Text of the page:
20 Beauty Idioms: List of Idioms Related to Beauty in English

Language is a beautiful tapestry, interwoven with phrases that paint our conversations with color and life. Among these expressions are idioms, the special turns of phrases that convey meanings not immediately evident from the individual words. Beauty idioms, in particular, are fascinating because they reflect the multifaceted nature of beauty as it is perceived across cultures and personal tastes. We often use these idioms to describe people and things that attract us or catch our eye, sometimes in ways that are more than just skin deep.

What are Beauty Idioms?

Idioms are phrases where the words together have a meaning that is different from the dictionary definitions of the individual words. When we talk about beauty idioms, we’re referring to expressions that relate to beauty and appearance, often used metaphorically to express a concept or opinion.

Here are some common examples of beauty idioms:

  • Beauty is in the eye of the beholder: This means that what is beautiful to one person might not be to another. It emphasizes the subjectivity of beauty.
  • Put your face on A casual way of saying to apply makeup.
  • Beauty is only skin deep: True beauty isn’t just about physical appearance.

20 Beauty Idioms: List of Idioms Related to Beauty in English

List of Beauty Idioms

As pretty as a peach Fit for a queen
As fresh as a daisy Fairest of them all
Blooming beauty Beauty is in the eye of the beholder
A sight for sore eyes Beauty is only skin-deep
Age before beauty Cut a fine figure
A face that could launch a thousand ships A thing of beauty is a joy forever
A vision of loveliness Pretty as a picture
All dolled up Beauty and the Beast
Dressed to kill Dressed to the nines
Easy on the eyes Put your face on

Beauty Idioms with Meaning and Example

Idioms Meanings with Example Sentences
As pretty as a peach Very pretty or attractive.

Example: With her rosy cheeks, she’s as pretty as a peach.

As fresh as a daisy To look or feel young, energetic, or refreshing.

Example: After a good night’s sleep, he looked as fresh as a daisy.

Blooming beauty Someone very attractive, often with a natural or healthy look.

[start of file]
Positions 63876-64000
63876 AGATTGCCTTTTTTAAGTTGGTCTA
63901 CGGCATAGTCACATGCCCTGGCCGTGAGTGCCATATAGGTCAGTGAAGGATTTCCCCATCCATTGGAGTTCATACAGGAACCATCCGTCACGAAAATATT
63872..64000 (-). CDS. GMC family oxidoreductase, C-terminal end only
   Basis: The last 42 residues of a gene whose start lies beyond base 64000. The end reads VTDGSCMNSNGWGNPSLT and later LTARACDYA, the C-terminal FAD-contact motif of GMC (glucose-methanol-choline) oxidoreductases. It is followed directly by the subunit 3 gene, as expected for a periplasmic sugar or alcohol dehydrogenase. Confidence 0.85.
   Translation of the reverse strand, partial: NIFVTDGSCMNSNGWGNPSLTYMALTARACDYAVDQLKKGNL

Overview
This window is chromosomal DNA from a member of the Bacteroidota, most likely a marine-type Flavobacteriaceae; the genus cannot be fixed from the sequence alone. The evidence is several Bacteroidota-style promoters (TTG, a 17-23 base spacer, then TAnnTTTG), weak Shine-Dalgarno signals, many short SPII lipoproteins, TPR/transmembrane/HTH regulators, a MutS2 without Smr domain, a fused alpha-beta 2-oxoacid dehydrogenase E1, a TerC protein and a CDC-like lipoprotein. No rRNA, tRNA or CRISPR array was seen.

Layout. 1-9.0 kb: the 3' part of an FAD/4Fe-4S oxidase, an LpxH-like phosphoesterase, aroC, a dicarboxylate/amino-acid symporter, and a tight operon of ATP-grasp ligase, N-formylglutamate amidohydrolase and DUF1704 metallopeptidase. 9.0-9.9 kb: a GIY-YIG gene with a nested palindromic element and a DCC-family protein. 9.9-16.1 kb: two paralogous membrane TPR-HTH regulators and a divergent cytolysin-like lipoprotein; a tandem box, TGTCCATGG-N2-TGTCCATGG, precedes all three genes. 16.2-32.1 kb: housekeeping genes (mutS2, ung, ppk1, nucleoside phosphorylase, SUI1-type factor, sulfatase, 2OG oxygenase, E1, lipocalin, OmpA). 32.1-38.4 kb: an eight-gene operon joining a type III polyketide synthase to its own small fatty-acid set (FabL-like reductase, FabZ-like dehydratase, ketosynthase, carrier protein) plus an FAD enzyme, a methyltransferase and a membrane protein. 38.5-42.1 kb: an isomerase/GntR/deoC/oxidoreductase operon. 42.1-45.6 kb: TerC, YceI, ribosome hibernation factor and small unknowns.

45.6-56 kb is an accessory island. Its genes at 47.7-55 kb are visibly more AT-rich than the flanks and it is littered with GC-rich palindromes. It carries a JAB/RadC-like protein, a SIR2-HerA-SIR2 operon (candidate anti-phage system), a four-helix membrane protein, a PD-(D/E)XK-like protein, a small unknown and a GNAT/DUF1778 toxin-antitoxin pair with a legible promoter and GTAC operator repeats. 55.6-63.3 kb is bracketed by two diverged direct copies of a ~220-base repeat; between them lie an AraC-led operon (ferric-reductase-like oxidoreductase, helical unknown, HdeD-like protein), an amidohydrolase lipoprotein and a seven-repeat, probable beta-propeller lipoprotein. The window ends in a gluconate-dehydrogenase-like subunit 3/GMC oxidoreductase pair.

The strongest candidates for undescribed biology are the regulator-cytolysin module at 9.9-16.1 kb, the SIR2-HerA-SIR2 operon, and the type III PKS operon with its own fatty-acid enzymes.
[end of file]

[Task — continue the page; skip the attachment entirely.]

Example: She’s a real blooming beauty, especially in spring.

A sight for sore eyes A person or thing that one is extremely pleased or relieved to see.

Example: After the long journey, his family was a sight for sore eyes.

Age before beauty A humorous way to yield to someone younger than oneself.

Example: Go ahead, age before beauty—you take the first slice of cake!

A face that could launch a thousand ships Extremely beautiful, often causing great emotion or conflict.

Example: Her beauty was like Helen of Troy, a face that could launch a thousand ships.

A vision of loveliness A person who looks exceptionally beautiful.

Example: She was a vision of loveliness in her wedding gown.

All dolled up Dressed very attractively or to look very special for an occasion.

Example: She was all dolled up for her birthday party.

Beauty and the Beast A pairing of two people where one is very attractive and the other is not.

Example: They’re like Beauty and the Beast, but they’re perfect together.

Dressed to kill Wearing clothes that attract admiration or envy.

Example: She was dressed to kill at the gala.

Dressed to the nines Wearing very fancy or stylish clothes.

Example: For the premiere, they were all dressed to the nines.

Easy on the eyes Pleasing to look at; attractive.

Example: The new intern is certainly easy on the eyes.

The fairest of them all The most beautiful.

Example: In her elegant gown and with her graceful charm, she was the fairest of them all at the ball.

Fit for a queen Suitable for someone with very high standards; very luxurious or elegant.

Example: The hotel room was fit for a queen, with its lavish decor.

Common Beauty Idioms

Beauty is in the eye of the beholder

  • Meaning: This idiom means that perceptions of beauty are subjective and that what one person finds beautiful may not be the same for another.